When your dog does start humping, should you stop them? Nick says if it's a problem for you, you can redirect and try to interrupt this behavior. So in the case with his two dogs, he looked at it from his perspective and it wasn't an issue. They weren't upsetting one another. It wasn't causing any other issues. It didn't really particularly bother him, so he didn't worry about trying to interrupt it.
But certainly when your dog is doing that to a guest or to you, that can be quite embarrassing and uncomfortable, so you can try to interrupt it and redirect it. Very often Nick tries to figure out if he can predict that it's going to happen and try to be proactive with his training. So for example, with his own dogs, when he has someone come over, something really simple he can do is to ask his female dogs to do a down stay on their beds while the guest came in and get settled down.
So by preemptively asking your dog to do something that you'd like them to do, maybe that is to sit, lay down or fetch, then you are telling the dog what you'd like them to do in that moment as opposed to waiting for them to begin the inappropriate behavior and then trying to redirect it.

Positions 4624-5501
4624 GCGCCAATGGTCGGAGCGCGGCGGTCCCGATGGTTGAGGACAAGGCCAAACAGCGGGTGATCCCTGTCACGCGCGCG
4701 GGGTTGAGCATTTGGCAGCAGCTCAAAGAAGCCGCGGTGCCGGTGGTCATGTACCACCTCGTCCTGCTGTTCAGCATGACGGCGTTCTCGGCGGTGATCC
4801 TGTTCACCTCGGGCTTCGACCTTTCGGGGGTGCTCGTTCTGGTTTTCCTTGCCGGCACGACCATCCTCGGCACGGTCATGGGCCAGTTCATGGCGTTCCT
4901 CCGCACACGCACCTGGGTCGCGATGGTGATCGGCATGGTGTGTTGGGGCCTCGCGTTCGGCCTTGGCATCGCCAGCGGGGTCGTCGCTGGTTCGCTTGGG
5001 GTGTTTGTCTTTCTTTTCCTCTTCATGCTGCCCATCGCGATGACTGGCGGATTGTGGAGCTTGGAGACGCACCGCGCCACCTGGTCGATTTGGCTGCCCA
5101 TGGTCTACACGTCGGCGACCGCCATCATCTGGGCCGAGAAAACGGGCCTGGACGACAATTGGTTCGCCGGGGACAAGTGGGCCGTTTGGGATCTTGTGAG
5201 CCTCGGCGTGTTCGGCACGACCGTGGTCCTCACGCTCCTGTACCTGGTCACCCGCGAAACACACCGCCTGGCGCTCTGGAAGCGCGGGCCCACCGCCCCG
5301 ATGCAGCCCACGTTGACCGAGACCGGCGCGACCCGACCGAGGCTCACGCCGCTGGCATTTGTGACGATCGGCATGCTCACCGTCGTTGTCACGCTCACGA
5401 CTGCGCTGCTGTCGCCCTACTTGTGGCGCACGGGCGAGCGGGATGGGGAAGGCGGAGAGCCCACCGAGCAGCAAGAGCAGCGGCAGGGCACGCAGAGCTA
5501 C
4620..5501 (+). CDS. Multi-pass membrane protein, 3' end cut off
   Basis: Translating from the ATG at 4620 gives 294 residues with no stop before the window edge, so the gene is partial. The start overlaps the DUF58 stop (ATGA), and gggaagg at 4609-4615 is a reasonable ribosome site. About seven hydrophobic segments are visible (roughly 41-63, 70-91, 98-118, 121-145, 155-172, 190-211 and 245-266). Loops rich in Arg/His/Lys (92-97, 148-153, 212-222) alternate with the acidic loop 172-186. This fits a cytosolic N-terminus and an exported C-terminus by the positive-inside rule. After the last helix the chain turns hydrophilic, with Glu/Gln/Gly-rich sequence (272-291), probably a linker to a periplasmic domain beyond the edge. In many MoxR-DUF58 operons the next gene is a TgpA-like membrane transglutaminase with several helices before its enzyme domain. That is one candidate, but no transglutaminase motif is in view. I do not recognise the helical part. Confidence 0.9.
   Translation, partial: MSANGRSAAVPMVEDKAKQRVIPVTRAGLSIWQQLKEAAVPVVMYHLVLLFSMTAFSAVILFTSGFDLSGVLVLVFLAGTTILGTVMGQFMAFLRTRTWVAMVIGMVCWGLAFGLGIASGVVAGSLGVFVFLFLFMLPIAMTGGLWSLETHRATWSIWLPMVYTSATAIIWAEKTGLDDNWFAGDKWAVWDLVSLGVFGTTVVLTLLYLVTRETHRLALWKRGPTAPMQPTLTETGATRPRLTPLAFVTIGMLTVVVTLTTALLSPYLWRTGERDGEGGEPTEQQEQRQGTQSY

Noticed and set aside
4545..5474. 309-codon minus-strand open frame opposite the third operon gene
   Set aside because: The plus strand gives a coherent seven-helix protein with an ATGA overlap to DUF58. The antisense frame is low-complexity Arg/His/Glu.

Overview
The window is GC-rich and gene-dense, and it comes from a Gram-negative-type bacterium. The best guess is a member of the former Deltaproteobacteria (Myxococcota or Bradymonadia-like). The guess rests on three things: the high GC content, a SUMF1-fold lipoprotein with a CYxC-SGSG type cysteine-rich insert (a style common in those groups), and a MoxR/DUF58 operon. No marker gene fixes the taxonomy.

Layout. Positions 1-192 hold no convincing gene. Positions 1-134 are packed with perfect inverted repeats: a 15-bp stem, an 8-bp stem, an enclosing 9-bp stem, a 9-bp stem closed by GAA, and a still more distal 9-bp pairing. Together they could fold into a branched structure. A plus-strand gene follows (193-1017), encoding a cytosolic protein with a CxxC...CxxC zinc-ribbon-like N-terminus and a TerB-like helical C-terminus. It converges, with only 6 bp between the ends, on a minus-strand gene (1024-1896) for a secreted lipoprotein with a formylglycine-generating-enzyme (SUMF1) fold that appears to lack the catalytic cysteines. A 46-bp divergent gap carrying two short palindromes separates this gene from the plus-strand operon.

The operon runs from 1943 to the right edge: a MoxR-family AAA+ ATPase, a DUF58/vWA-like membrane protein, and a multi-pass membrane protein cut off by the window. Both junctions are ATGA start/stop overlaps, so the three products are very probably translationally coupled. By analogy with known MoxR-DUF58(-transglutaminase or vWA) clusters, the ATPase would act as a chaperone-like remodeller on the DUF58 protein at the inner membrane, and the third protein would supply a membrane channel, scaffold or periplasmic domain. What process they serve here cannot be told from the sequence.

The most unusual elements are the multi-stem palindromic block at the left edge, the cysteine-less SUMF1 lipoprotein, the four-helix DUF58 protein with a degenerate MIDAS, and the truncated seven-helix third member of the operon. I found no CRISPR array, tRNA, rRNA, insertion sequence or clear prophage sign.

One thing that can happen from time to time is when we make a point of trying to stop a behavior that we don't want, if that becomes an easy way for them to get attention, then it can become a learned behavior and a little trick for them to get what they want. Because they go, oh, well, if you ignore me and I hump you, that gets your attention immediately.
Dr. Debbie tells us that she hears stories from her clients who will say that their dog is starting to mount the children or the wife. How should they be counseled? Could this be a precursor to a more of a dominant situation, something we need to intervene for the sake of the household harmony? Or, should it dismissed as kind of a playful thing?
For most people, Nick fells they should go into counseling and work to change that behavior, regardless of whether it is mounting, which may be more concerning, versus humping. Most families aren't going to want that behavior regardless of what the motivation is.